Don’t Make Minimum the Norm – why staffing ratios need to be managed at the bedside.

By Gail Beer, Director of Operations, 2020health

Calls for the government to set minimum levels of nursing staff per ward hit our headlines today.

There is no doubt that a ratio of 15 patients or even eight patients to one trained nurse is not safe. It is argued that a minimum of six patients should be allocated to one nurse.  While all this is sensible, before we hand over the rostering of nurses to DH or NHS England we should think carefully about setting minimum standards.

As an ex-ward sister I would argue that on some days of the week having five trained nurses on an early shift was quite adequate, whereas on others it was far too few. My fellow ward sisters and I would make sure we covered shifts with suitably qualified people,  making sure that our patients were cared for properly and that our staff were working in a well supported environment. By mixing up the expertise and skills, providing support to juniors and enabling staff to take on more responsibility,  not only were we  thinking about  the needs of patients today but making sure we were training nurses who would be able to care for the patients of tomorrow.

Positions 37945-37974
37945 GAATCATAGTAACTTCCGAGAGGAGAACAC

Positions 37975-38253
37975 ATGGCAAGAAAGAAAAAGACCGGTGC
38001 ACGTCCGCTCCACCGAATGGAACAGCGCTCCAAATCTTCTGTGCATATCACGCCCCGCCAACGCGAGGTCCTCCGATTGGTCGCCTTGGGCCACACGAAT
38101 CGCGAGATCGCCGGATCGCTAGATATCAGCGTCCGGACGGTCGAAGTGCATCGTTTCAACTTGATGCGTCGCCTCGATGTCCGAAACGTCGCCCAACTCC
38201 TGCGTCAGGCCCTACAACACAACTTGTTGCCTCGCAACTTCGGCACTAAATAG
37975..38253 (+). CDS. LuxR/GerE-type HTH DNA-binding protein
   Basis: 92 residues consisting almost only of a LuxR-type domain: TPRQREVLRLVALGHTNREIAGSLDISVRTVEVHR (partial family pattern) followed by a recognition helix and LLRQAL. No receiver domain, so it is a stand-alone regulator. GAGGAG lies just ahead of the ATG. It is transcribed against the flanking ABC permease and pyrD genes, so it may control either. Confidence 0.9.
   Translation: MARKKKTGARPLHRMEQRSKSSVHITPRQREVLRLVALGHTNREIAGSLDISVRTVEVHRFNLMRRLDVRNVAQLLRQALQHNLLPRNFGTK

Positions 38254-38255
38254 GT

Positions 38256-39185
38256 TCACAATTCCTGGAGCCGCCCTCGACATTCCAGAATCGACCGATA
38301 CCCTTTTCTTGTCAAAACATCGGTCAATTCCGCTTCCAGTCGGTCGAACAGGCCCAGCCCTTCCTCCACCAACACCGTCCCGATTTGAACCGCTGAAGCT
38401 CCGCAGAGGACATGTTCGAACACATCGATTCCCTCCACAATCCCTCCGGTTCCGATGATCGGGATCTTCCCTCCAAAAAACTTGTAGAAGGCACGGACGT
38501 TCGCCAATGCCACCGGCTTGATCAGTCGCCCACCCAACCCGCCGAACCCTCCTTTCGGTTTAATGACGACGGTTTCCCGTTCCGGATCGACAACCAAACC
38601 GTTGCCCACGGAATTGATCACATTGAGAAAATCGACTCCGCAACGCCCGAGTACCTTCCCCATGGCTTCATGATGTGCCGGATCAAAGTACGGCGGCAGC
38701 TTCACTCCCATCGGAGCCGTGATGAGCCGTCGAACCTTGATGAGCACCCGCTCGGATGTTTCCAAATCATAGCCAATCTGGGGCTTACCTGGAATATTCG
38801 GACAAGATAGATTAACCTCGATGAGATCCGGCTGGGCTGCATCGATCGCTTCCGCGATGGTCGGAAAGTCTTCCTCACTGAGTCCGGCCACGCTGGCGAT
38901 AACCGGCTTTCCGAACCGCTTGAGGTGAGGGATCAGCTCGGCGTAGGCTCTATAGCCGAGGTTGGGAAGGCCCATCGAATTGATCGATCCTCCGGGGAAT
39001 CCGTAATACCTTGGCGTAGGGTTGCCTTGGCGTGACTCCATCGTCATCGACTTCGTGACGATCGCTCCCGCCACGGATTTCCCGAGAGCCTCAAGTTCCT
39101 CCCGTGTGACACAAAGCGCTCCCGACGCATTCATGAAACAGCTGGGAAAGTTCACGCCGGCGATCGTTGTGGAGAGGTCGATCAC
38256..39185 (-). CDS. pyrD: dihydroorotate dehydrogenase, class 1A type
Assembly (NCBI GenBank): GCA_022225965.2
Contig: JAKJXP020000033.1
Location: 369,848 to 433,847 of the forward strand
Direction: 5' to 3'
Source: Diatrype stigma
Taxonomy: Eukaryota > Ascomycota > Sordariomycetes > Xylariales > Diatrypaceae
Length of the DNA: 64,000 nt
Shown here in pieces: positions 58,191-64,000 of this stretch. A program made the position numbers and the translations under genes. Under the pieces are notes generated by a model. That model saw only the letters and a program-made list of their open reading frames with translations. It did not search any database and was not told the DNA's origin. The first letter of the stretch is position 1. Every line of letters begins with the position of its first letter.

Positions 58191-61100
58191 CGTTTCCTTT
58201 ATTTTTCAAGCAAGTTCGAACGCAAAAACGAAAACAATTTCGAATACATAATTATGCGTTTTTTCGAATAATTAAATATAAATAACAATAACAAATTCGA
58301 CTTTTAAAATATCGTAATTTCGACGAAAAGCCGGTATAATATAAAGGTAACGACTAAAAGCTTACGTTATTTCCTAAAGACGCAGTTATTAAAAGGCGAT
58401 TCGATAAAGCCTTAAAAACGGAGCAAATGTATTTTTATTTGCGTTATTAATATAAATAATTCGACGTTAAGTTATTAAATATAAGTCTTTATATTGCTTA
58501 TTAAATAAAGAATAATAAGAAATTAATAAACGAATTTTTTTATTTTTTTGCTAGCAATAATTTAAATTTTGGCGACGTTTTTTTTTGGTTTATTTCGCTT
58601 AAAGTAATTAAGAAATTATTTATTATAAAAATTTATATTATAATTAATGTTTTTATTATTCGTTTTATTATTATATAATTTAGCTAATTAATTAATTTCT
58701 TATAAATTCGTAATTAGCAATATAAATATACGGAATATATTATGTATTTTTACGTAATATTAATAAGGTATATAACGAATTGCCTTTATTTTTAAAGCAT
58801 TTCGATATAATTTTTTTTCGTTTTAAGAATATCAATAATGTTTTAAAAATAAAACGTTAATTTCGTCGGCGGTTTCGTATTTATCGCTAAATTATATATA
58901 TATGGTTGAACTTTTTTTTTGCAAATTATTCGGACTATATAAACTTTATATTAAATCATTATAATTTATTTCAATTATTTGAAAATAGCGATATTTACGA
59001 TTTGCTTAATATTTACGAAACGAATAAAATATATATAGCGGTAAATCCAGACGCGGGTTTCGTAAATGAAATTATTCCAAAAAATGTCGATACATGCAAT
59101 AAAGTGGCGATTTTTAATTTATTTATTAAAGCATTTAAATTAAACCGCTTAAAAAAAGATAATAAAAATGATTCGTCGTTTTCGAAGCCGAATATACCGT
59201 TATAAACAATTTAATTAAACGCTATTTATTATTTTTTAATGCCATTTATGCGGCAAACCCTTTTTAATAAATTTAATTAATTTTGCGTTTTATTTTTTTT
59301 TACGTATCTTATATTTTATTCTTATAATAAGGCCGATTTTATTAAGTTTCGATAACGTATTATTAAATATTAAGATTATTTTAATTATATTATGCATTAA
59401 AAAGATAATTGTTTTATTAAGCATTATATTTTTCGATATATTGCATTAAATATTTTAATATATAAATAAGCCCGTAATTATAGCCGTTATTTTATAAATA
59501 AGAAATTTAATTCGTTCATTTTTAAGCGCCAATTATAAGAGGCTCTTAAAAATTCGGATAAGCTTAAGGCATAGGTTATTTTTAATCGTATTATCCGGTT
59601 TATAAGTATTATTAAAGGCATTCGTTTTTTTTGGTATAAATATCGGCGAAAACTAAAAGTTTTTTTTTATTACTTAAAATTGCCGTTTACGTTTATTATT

The Sister or Charge Nurse has to know their ward and its busy quieter times, they need to know their staff and their strengths and weaknesses and cover  three shifts, seven days a week to enable high quality care to be given. To do this that they need the right tools,  the right  skill mix and the powers to  manage  their ward; it goes without saying that having the privilege to do this requires  Sisters and Charge Nurses to shoulder the responsibility  for providing high quality care.

It is the ward Charge Nurse /Sister who should determine the right level of staff for his or her ward, they may have to justify it but at the end of the day only they really know when they need one trained nurse per six patients or seven.

 The trouble with setting minimum standards is often they do become the standard. Wards vary in need and seniority of staff, according to speciality, day of the week, and the acuity of the patients.  The people best placed to determine this are ward sisters and charge nurses.  Give them the tools  and the authority to do the job and  put determining staffing levels where  they belong  at the bedside.

Ward sisters and charge nurses need to be given the tools to do the job and the authority to do it.

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